Based on data from the Regional Disaster Management Agency (BNPBD) of Central Sulawesi, three areas have become points of concern, namely Palu City, Sigi Regency, and Donggala Regency, which were hit the most by natural disasters during 2018–2020. Natural disasters that occurred are earthquakes, tsunamis, liquefaction, flash floods, and landslides. The number of victims impacted by the natural disasters in those three years was no less than 30 thousand people, both those who died, were injured, or those who lost their property and sources of livelihood. Losses due to natural disasters within a period of three years reached tens of trillions of rupiah, and were greatly felt by the people in the three regions [4, 5].
In various natural disasters, people are often reach a state of panic. Panic is defined as the sudden onset of excessive fear or anxiety, and is characterized by a rapid heartbeat, shortness of breath, dizziness, muscle tension, or shaking .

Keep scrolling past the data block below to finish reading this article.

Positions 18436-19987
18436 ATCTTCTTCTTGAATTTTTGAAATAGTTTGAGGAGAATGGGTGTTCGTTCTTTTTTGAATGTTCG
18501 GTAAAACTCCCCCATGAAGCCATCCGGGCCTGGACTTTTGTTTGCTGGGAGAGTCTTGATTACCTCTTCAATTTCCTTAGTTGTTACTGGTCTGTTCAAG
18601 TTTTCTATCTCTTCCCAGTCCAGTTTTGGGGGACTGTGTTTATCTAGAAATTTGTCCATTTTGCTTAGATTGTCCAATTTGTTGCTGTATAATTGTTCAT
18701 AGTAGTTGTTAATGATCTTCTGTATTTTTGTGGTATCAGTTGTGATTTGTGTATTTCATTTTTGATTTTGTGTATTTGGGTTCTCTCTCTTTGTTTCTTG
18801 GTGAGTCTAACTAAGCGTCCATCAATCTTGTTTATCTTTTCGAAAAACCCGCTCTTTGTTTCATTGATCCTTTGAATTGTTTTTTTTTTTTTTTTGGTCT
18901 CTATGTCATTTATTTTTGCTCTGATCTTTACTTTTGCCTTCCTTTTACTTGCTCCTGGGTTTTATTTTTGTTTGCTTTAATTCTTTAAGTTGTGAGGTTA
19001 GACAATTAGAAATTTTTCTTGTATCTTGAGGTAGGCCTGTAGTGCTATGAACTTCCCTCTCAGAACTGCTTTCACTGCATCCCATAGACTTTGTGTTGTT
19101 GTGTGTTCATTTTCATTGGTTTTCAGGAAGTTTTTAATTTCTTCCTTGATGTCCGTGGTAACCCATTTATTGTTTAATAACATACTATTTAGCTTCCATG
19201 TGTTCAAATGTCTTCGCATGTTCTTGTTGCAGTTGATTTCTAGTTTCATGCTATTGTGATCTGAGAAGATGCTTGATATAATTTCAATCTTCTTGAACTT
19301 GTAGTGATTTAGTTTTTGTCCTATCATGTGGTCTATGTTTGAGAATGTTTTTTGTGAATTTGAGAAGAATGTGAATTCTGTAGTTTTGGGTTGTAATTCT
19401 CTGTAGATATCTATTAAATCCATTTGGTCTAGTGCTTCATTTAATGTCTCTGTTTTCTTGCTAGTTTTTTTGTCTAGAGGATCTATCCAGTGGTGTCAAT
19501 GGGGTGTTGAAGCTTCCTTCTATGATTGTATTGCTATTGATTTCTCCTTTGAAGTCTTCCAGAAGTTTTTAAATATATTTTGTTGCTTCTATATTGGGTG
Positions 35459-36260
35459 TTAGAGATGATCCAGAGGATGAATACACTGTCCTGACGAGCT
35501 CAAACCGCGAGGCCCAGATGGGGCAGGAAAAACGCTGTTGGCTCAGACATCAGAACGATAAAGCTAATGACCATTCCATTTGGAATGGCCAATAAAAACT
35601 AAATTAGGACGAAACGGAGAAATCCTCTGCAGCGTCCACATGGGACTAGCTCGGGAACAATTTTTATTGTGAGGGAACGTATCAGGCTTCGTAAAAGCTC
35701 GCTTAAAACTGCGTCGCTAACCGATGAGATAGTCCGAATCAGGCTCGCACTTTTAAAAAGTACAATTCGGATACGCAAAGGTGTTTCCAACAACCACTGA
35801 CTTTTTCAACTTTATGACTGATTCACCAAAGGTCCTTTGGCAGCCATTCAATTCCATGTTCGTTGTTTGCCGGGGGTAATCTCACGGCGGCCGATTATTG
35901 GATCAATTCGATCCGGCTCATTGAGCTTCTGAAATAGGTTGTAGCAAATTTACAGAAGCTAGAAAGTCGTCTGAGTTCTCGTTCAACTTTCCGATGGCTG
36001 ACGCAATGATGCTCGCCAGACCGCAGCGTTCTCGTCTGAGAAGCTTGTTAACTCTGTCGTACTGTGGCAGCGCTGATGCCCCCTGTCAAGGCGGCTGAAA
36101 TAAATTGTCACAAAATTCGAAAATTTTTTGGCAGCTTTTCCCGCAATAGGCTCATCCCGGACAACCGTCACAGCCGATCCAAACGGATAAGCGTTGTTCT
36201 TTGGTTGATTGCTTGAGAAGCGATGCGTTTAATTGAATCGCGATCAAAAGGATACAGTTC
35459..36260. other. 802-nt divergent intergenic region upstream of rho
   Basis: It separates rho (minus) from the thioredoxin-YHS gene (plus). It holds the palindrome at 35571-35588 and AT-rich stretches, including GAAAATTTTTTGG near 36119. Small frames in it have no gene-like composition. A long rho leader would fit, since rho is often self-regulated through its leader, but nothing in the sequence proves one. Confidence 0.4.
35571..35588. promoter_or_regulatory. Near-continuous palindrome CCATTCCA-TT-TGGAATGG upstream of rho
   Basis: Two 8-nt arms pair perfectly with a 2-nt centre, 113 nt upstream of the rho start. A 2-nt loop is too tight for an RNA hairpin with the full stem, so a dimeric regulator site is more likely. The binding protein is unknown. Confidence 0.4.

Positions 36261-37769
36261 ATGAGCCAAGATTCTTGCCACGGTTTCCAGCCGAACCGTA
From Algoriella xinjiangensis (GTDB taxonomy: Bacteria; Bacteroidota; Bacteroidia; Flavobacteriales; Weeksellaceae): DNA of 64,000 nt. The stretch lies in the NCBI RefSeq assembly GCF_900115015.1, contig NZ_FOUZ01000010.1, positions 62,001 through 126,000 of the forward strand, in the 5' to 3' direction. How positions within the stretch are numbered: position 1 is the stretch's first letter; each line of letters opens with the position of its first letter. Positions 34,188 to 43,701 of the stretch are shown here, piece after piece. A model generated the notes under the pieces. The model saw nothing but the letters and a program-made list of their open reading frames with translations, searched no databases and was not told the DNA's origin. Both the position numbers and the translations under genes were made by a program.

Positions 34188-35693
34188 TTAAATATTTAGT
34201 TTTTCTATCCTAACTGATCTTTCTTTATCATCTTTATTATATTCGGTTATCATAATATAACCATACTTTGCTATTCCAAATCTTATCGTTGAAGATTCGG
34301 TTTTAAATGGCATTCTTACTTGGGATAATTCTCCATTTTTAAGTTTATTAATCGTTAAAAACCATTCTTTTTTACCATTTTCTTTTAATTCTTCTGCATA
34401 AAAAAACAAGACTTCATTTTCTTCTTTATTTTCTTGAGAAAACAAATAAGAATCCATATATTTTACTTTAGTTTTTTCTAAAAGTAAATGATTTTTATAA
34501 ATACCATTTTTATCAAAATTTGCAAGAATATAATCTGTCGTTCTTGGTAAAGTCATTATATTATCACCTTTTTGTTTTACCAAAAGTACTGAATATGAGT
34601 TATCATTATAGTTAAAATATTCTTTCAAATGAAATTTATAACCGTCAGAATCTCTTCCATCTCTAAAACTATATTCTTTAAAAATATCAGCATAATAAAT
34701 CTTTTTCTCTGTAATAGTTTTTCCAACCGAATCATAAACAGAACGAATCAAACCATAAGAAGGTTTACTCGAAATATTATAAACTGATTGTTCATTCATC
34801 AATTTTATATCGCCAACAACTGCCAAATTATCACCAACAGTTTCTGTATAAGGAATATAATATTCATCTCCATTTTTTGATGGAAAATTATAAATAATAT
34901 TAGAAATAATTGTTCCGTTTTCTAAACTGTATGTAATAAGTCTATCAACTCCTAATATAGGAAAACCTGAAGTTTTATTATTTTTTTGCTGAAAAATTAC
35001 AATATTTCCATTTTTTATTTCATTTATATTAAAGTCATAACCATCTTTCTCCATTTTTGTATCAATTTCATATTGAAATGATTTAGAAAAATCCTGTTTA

One cause of panic is the disinformation related to mitigation and natural disasters . In addition, limited sources of information trigger panic so resignation in facing natural disasters is more dominant [8, 9]. Victims continue to falter as a result of the unavailability of information and reliable transfer of information. The limitations of information facilities and infrastructure also exacerbate the breakdown of communication related to various important information, both during a disaster and post-disaster [10, 11].
The results of initial interviews within communities of the three regions explained that disinformation often occurs during and after natural disasters. Excessive panic hinders thinking logically and tactically about ways to save oneself, and also in not understanding how to keep one’s self safe in dealing with disasters. When people are stricken by a natural disaster, they need clarity and certainty of information, including information on events, ways to save themselves, anticipation of aftershocks and evacuation locations, through integrated communication from authorities. Unclear and uncertain information, apart from causing public panic, is also prone to being exploited by irresponsible people or parties to commit crimes.